The law has become what the powerful will it to be. Nothing less and absolutely nothing more.

When they decide to grossly and explicitly violate the law, as they have done consistently since at least 2008, the courts will back them up. IF they decide to destroy you, you will be destroyed despite what the law says.

In modern America, there is no law, only power.

Blogger Johnny October 04, 2016 5:13 PM  

@77

It goes like this. If you hold my house mortgage and I offer to pay you in legal tender, coin of the realm, and you refuse to accept it and you try to foreclose based on my non payment, you will lose in court if it goes to court. Saying that somebody will take this or that in payment is not the same as saying that they are forced to take it. Hell, if the recipient of a payment is willing to take "I will gladly pay you Tuesday for a hamburger today," then that constitutes payment.

One test of it was a guy who was pissed at a bank and paid a large bill in pennies, a few hundred pounds worth. The bank initially refused to accept it, and perhaps the courts could have ruled against the guy based on some criteria of reasonableness, but they did not. The bank had to take the pennies. Hey legal tender.

The whole issue of paper money was contentious when the Constitution was written and the opinion varied as to whether or not the federal government could issue anything but bullion, and maybe not bullion. Alexander Hamilton talked Washington into the idea that the government could issue (paper script) money based on the "implied powers" doctrine. Based on that doctrine the government started a bank (First National Bank of North America I think) that issued script. Legally and socially contentious, its charter was not renewed. That created hassles and eventually they started a second national bank that died because then President Andrew Jackson opposed it. From then to Lincoln's issuing of "Greenbacks" there was no federal money other than bullion coinage. The Greenbacks stayed in circulation for a couple of decades, and eventually along came the Federal Reserve. And I assume you are correct, 1933 act officially dropped the ability to force banks to exchange notes for bullion coinage.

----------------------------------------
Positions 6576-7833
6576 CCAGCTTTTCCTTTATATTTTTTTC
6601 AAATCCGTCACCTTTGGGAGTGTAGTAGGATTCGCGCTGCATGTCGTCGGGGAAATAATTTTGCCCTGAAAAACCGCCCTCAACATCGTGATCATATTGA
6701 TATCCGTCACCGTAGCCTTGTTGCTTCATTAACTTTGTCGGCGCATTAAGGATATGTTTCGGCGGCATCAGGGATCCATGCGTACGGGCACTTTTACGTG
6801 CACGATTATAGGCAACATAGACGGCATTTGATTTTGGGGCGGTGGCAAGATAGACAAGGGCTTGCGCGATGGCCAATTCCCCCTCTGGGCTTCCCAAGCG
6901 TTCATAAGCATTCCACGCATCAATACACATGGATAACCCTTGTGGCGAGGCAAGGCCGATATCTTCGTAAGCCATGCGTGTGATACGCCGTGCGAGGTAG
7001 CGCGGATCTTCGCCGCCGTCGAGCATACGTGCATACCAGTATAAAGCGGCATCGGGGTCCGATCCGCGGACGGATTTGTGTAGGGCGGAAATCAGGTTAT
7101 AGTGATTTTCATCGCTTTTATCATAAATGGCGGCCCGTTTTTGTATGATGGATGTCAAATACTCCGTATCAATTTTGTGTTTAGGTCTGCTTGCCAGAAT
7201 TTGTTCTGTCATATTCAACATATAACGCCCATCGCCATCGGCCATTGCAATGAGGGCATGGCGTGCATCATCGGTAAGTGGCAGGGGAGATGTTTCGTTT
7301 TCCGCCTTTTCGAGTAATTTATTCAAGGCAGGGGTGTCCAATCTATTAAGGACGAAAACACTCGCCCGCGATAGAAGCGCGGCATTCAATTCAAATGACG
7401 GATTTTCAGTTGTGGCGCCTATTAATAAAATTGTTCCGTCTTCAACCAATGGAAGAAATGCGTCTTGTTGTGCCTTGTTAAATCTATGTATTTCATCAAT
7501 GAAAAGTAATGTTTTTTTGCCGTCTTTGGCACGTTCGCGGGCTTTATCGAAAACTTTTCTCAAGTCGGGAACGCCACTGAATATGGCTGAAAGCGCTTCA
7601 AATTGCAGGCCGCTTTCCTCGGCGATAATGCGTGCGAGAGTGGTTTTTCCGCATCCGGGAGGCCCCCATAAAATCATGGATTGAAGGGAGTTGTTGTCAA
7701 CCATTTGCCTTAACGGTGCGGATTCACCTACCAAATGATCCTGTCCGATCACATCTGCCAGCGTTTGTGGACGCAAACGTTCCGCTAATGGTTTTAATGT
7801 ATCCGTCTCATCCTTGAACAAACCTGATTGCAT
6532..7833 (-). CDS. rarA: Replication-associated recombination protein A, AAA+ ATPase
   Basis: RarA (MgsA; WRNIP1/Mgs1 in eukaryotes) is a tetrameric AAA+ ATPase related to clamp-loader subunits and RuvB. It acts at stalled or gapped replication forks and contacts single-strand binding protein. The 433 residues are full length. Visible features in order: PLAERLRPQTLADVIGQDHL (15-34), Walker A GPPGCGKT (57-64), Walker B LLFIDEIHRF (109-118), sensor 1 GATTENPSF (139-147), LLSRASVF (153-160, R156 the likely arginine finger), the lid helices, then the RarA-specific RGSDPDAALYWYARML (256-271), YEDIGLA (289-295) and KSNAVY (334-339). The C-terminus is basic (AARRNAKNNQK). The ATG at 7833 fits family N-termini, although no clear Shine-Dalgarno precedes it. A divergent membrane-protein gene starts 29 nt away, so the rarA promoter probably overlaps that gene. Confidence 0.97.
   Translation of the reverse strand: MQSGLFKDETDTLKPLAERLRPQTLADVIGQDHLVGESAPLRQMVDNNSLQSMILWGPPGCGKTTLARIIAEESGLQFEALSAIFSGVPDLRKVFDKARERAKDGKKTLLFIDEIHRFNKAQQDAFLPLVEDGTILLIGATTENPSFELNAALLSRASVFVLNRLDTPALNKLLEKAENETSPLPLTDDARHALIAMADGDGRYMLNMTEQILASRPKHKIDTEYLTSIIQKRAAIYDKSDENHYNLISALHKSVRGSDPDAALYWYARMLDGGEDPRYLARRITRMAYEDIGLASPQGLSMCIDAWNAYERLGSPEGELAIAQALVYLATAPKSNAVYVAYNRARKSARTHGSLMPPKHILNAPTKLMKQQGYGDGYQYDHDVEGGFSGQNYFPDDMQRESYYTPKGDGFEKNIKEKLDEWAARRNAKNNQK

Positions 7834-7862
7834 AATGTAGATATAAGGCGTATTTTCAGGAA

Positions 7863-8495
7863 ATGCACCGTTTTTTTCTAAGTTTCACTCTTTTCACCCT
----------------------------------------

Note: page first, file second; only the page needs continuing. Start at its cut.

Blogger Dwain Dibley October 04, 2016 5:13 PM  

78. Snidely Whiplash
You grant them way too much power.

I noticed that your first post in this thread was an baseless attack against my states' repudiation of the 17th proposal. And again, when I explained the legal tender, you jump in with baseless assertions that were little more than a coward's mewlings against fighting the establishment. Why is that?

Blogger Dwain Dibley October 04, 2016 5:46 PM  

@79. Johnny
The first part of your first paragraph is just a variation of what I stated, there is no law that forces anyone to accept the legal tender money in payment.

As for "Hell, if the recipient of a payment is willing to take "I will gladly pay you Tuesday for a hamburger today," then that constitutes payment."